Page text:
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Erin Fitzgerald Interview
Erin Fitzgerald

August 12, 2015 Erin Fitzgerald is a skilled voice actress who has lent her talents to several anime and video games. Since 1994, she has amassed a prolific list of credits in several cartoons and anime, but the lion's share of her work is in video games. Some of her roles include Agnes (Bravely Default: Flying Fairy), Noire (the Hyperdimension Neptunia series), Quark (Zero Escape: Virtue's Last Reward), Raquna (Etrian Odyssey Untold: The Millennium Girl), Polka (Eternal Sonata), multiple roles in Dragon's Crown (including Sorceress), and many many more. She is probably most well known among RPGFan readers for taking over the role of Chie Satonaka in Persona 4: The Golden, Persona 4: Arena, and Persona 4: The Anime. We, are therefore, honored and privileged that Erin Fitzgerald took the time out to speak with us about her experiences.

RPGFan: Thank you so much for taking the time out to chat with us. First question, what got you into voiceover work in the first place?

Erin: To me, it was never "voiceover work" — it was just another aspect of acting. I did all genres of acting back in the day, and then when I discovered acting behind the mic, it quickly became my favorite.

RPGFan: Who are some of your voiceover and acting influences?

Erin: Acting influences are Peter Sellers, Jennifer Saunders, Carol Burnett, Lucille Ball, Mike Myers, Gary Oldman, and Julie Andrews.

RPGFan: You have acted as a wide variety of characters with such wildly different personalities, from prim and proper Agnes (Bravely Default) to the downright diabolical Kodachi Kuno (Ranma 1/2 season 5). How do you prepare for your roles?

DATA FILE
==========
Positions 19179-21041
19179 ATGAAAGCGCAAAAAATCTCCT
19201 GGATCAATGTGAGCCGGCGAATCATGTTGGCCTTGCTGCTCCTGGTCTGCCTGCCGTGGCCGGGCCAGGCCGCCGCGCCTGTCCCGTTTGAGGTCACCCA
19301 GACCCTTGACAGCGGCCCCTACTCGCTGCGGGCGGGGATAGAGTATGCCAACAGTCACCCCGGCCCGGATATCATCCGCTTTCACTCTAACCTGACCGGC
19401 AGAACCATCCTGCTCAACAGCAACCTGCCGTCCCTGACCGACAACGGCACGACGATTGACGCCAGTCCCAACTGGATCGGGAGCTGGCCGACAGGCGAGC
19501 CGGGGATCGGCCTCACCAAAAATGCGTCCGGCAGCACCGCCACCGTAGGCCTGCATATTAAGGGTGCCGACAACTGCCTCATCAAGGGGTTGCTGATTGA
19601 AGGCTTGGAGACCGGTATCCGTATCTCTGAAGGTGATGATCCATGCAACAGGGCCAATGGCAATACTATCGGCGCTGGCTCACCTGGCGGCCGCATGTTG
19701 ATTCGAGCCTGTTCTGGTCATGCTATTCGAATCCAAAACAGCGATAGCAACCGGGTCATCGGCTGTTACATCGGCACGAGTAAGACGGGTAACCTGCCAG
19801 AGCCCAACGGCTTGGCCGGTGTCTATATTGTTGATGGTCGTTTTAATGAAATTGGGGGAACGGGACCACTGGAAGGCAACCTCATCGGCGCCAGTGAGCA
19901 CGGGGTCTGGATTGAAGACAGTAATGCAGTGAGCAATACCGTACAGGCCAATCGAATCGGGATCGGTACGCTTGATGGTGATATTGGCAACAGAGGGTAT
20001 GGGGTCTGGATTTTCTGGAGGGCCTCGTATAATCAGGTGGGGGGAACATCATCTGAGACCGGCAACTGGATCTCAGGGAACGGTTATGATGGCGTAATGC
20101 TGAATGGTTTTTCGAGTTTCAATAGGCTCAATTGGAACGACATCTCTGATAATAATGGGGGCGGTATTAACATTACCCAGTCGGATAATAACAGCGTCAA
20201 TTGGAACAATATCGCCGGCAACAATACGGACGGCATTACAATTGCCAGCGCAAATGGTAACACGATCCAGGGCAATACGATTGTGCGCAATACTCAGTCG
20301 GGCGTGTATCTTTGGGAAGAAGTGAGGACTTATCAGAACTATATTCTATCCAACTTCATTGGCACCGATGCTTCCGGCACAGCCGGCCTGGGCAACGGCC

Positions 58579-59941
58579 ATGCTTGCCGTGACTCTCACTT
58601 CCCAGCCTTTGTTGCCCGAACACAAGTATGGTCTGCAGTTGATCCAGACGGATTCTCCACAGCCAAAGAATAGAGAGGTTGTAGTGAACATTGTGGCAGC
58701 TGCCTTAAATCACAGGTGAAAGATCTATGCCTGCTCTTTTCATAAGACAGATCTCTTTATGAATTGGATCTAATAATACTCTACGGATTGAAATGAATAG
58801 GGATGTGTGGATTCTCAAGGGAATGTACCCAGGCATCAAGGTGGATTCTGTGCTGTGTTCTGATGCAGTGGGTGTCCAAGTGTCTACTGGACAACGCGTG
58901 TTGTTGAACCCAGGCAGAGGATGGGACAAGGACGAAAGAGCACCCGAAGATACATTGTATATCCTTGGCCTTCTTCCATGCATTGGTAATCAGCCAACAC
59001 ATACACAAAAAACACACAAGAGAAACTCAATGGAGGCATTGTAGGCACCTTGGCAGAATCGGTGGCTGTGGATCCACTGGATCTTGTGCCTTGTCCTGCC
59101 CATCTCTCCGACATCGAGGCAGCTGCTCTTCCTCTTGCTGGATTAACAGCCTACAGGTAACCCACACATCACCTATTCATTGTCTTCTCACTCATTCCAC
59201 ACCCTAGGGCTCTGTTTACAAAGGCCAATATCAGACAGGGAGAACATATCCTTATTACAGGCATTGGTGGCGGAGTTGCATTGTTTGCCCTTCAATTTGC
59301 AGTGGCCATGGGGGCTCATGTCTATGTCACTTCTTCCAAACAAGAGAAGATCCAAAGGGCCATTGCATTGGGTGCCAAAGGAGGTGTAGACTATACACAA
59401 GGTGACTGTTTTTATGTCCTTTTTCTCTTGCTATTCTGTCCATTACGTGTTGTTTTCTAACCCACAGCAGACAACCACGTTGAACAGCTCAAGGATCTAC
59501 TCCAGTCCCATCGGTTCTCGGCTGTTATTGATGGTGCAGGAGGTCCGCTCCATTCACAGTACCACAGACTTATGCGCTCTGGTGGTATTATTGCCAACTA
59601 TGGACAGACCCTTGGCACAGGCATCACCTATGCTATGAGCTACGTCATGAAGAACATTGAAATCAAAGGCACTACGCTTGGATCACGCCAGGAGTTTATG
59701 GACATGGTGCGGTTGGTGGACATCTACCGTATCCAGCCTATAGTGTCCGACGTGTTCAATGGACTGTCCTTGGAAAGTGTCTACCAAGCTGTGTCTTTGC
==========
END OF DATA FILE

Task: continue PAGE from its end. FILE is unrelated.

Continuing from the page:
Erin: I use my character acting training that I studied for many years. It's all character development, and it takes a team of people to do it. The director and writer have tremendous influence and say about how a character is to be performed, and the company does too. Did you know that Agnes was originally recorded with a French accent before Square Enix Japan got uncomfortable with it, concerned that English speakers would not like it, and we re-recorded everything without?

RPGFan: I did not know that about Agnes. I'm trying to imagine her lines with a French accent now. Speaking of lines, when recording any given character, are you only given a script to read or are you also shown storyboards and character art for inspiration?

Erin: For video games, you are RARELY given anything beforehand, and if you are, it is only your lines with no description of what's going on in the game. Anime, you get to at least see before you enter the booth when you get there. Prelay (editor's note: voicing now what will be animated later), you usually get the script beforehand (but not always), and if you are lucky, there will be a storyboard. But that seems to be getting rarer and rarer these days.

RPGFan: Persona 4: The Golden has a very strong ensemble cast. For that game, did you and the other actors record together in one location or did everyone record their lines separately? What were the advantages and disadvantages of how you did it?